Friday, September 16, 2011

The Death of James II and VII

On September 16, 1701, the deposed King of England, Ireland and Scotland died in exile. Reading his list of titles, demonstrating the ups and downs of his life, I wonder if he read Boethius:

~~From 14 October 1633 to 6 February 1685: Prince James
~~From 27 January 1644 to 6 February 1685: The Duke of York
~~From 10 May 1659 to 6 February 1685: The Earl of Ulster
~~From 31 December 1660 to 6 February 1685: The Duke of Albany
~~Before 1 January 1665 to 6 February 1685: His Royal Highness
~~From 6 February 1685 to 11 December 1688: His Majesty The King
~~From 11 December 1688 to 16 September 1701: His Majesty King James II, but to the Jacobites in exile and in England, Scotland, and Ireland: His Majesty The King

In March 1701, John Drummond, the Duke of Melfort, sent a letter that ended up in England, where his avowal that King Louis XIV would restore King James II to the throne created an international and diplomatic panic. When James found out about it at St. Germain-en-Laye, he suffered a massive stroke on March 4 in the midst of a Lenten prayer service. He and Queen Mary Beatrice went to take the waters at Bourbon for a month, but when they returned he was really no better. (He managed to exile Lord Melfort!) James suffered another stroke in July and another massive stroke on September 2--the end was clearly near.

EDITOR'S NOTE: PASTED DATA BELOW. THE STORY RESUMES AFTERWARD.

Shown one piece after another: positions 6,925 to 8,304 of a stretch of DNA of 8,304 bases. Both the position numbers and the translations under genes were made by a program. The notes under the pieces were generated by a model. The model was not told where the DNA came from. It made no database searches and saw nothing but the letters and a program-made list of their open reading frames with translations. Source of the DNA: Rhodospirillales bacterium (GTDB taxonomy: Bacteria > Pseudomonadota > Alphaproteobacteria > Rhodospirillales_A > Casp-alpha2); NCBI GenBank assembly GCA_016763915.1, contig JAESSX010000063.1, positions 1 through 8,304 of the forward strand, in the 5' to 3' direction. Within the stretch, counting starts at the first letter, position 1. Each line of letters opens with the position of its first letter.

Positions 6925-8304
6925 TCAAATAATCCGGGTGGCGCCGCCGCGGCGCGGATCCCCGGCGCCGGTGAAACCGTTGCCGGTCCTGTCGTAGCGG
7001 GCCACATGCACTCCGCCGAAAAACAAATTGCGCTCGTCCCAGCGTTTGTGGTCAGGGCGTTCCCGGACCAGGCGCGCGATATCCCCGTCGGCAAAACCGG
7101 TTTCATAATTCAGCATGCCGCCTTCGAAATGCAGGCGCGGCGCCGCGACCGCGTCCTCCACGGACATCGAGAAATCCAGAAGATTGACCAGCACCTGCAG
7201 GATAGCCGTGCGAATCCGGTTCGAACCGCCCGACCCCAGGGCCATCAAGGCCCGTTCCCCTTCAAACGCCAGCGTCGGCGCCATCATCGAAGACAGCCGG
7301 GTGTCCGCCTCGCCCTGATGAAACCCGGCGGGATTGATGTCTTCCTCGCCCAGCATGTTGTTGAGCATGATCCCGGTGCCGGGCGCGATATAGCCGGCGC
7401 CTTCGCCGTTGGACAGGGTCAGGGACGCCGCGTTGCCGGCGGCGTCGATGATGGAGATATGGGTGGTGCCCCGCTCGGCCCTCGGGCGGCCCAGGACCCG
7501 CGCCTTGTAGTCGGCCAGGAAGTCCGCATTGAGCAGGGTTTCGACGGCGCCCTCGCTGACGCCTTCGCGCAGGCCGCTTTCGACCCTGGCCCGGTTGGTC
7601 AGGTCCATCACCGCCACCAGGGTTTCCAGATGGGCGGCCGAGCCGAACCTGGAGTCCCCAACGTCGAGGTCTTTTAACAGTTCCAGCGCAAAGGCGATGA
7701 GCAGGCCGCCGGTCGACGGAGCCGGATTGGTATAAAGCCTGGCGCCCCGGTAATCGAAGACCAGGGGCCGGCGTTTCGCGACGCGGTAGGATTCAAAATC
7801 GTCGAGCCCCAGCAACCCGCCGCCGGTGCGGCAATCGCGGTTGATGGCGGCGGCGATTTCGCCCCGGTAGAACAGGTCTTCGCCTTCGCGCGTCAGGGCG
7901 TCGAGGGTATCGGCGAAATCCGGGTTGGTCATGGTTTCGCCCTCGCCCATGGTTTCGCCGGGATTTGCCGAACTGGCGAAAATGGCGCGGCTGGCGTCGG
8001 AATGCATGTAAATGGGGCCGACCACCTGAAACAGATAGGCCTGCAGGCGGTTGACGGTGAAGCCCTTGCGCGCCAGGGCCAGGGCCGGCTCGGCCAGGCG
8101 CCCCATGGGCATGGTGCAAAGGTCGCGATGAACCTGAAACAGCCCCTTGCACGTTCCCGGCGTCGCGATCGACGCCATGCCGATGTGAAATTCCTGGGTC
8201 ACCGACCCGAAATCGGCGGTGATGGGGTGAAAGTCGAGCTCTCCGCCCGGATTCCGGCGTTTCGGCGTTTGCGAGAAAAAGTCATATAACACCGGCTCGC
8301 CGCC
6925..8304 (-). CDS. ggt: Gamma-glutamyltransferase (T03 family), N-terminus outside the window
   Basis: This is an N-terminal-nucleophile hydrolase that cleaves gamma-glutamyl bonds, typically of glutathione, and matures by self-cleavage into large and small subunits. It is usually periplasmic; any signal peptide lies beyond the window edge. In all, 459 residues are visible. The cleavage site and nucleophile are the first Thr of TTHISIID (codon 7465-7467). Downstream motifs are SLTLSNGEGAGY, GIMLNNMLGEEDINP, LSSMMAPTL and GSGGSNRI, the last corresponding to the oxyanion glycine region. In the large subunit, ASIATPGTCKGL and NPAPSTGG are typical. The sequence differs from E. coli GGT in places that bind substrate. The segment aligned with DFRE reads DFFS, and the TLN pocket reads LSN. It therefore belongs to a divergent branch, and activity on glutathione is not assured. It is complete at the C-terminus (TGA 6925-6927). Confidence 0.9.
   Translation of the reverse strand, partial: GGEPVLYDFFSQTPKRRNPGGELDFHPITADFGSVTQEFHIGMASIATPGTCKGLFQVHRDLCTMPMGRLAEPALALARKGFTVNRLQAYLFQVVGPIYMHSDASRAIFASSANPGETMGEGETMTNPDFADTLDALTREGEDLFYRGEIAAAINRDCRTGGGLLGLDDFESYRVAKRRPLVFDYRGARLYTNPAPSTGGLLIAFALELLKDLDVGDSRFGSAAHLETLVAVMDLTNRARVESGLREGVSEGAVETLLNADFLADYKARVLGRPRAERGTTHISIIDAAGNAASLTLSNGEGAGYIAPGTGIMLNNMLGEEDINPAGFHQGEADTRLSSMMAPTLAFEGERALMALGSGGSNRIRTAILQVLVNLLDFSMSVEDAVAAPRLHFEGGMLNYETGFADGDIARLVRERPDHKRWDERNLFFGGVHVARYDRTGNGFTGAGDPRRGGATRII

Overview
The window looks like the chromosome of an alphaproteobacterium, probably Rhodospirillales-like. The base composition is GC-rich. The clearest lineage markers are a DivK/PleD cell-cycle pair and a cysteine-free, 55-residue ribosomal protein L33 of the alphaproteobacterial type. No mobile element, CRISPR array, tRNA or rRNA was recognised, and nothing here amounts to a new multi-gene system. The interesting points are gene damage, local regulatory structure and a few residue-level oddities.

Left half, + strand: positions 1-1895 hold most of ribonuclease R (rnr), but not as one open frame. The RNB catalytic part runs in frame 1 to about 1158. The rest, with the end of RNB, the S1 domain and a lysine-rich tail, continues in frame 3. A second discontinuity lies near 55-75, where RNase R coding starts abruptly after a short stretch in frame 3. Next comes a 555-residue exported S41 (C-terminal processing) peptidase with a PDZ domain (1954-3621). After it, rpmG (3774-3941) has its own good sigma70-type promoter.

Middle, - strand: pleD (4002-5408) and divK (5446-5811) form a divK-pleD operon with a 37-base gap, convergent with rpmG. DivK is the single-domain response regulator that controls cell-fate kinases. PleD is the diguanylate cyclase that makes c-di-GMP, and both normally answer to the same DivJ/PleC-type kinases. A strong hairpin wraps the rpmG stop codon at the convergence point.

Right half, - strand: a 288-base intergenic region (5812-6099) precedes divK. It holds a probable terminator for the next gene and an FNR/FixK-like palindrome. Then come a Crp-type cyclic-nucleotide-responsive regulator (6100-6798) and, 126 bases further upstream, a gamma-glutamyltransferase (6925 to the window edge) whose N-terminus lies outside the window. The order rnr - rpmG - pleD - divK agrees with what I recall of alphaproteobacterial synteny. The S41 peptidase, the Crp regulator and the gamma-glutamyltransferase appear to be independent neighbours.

King Louis XIV promised James on September 13 that he would recognize "the Prince of Wales", James Francis Edward as the rightful King of England upon the former's death. When James II died on September 16, 1701 French heralds indeed proclaimed his son "King James III of England and Ireland; King James VIII of Scotland". King Philip V of Spain, Louis' grandson, and Pope Clement XI also recognized the young king.

Queen Mary Beatrice mourned her husband for a long time and found consolation in religious devotions and stays at the convent in Chaillot.

As I have noted before, I think that James II suffered horrible betrayals--his daughters, the Churchills, and other leaders of Parliament. He seems to have repented of his past sins of the flesh and infidelity to his two wives while in exile. He suffered the humiliation of exile and defeat and yet he worked to have his son prepared as well as possible for the duties of rule in England. May he rest in peace.

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